Feeling down after the excitement of the Olympics? Missing the wall-to-wall coverage of medal success? Remember what Andrew Wingate said in his sermon on 7 August about this Raphael painting of the Transfiguration: “The painting confronts us with two realities – that of Christ in glory – and the other that of the reality of human pain, suffering, conflict and struggle. It is an extraordinary depiction of the text – and of two sides of Christian life – the high times, the times of uplift in the Spirit, the encounters with the living Lord – and then the day-to-day realities of Christian discipleship, when it seems we can do little more than hold on in faith, when struggles seem overwhelming.”
Andrew went on to talk about transfiguring moments in the natural world and in history, of transfiguring images that appeared to change hearts and minds, of recent events that have generated both excitement and seeming dark prospects, and of moments of personal encounter – suddenly seeing others differently, or our lives differently.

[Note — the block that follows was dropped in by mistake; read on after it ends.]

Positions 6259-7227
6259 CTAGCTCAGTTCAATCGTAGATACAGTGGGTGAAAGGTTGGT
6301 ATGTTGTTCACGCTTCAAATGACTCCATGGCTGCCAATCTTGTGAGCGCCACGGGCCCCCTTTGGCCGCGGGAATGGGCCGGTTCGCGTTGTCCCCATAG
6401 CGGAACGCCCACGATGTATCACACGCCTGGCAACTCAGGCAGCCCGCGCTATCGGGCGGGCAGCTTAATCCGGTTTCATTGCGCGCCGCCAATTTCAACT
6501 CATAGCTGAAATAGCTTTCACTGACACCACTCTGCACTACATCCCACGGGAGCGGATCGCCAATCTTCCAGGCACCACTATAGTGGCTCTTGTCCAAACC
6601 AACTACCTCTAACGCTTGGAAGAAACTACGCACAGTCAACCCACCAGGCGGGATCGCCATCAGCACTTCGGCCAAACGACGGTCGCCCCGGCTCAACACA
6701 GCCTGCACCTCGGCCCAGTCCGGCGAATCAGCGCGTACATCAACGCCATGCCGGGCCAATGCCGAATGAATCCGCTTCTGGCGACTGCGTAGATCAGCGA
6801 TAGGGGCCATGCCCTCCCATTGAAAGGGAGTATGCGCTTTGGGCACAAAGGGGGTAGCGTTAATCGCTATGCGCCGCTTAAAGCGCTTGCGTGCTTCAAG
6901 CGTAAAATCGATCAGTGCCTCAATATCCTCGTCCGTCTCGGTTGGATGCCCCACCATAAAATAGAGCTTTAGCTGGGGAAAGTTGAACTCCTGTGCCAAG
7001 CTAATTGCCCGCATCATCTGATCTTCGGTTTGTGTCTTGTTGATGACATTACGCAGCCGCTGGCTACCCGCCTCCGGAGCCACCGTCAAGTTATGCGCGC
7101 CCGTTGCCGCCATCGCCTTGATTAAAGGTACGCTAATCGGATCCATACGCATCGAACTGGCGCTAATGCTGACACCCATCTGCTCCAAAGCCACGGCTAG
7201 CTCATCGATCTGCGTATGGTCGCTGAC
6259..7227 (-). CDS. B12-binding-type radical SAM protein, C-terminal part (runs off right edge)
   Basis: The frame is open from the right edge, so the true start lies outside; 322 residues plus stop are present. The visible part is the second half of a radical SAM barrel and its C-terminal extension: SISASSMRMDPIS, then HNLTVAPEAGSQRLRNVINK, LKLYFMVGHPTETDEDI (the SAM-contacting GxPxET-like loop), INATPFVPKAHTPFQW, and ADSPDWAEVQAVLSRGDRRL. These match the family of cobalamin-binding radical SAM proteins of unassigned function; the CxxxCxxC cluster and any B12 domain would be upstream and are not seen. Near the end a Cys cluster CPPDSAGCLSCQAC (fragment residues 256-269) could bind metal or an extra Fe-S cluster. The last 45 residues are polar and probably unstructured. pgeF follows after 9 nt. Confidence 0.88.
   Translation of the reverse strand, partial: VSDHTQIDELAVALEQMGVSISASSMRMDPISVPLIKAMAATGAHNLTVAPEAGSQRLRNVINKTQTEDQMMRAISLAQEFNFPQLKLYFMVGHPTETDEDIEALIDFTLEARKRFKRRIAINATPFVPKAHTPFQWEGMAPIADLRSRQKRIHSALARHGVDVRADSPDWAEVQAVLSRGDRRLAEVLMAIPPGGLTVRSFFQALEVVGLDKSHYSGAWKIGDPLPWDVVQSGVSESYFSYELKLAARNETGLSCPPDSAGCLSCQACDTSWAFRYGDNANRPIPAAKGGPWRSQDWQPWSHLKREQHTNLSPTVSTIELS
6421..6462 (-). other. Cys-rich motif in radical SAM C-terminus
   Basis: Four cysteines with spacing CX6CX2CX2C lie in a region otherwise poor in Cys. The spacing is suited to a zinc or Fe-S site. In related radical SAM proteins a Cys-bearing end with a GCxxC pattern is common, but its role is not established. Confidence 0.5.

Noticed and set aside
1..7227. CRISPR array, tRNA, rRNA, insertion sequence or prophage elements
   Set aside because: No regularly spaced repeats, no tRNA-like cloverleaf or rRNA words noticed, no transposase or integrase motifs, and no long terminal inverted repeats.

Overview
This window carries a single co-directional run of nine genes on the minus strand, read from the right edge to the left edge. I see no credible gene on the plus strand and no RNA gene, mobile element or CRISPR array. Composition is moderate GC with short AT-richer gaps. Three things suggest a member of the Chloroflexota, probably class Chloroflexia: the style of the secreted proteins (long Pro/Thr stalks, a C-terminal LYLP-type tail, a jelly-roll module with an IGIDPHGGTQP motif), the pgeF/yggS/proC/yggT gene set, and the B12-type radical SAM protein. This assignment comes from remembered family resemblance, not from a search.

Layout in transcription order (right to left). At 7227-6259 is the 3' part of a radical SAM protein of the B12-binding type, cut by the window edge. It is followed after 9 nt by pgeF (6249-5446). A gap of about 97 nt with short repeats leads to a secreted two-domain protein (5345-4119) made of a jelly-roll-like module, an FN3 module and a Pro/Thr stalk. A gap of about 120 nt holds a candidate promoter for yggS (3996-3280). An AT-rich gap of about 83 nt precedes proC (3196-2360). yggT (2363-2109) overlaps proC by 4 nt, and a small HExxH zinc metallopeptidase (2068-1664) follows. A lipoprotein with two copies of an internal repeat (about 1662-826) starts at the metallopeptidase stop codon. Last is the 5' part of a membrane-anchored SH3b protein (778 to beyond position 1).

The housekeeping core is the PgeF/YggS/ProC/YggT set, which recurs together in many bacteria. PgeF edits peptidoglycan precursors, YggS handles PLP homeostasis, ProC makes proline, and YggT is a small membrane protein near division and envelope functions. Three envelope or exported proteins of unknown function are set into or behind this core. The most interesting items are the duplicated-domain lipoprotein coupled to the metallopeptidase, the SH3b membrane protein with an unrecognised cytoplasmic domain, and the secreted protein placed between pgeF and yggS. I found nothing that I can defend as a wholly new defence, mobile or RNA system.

He stressed the need to take time to reflect on such moments. “Your ideas mature gradually – let them grow, let them shape themselves, without undue haste. Don’t try to force them on, as though you could be today what time (that is to say, grace and circumstances acting on your own good will) will make you tomorrow.
“Only God could say what this new spirit gradually forming within you will be. Give our Lord the benefit of believing that his hand is leading you, and accept the anxiety of feeling yourself in suspense and incomplete.
“So we are all a journey of Christian discipleship. There will be a mixture of times of transfiguration, and probably much longer periods of struggle. And Jesus will be with us in both, and we are to support each other in both times.”
Read the whole of Andrew’s sermon at this link.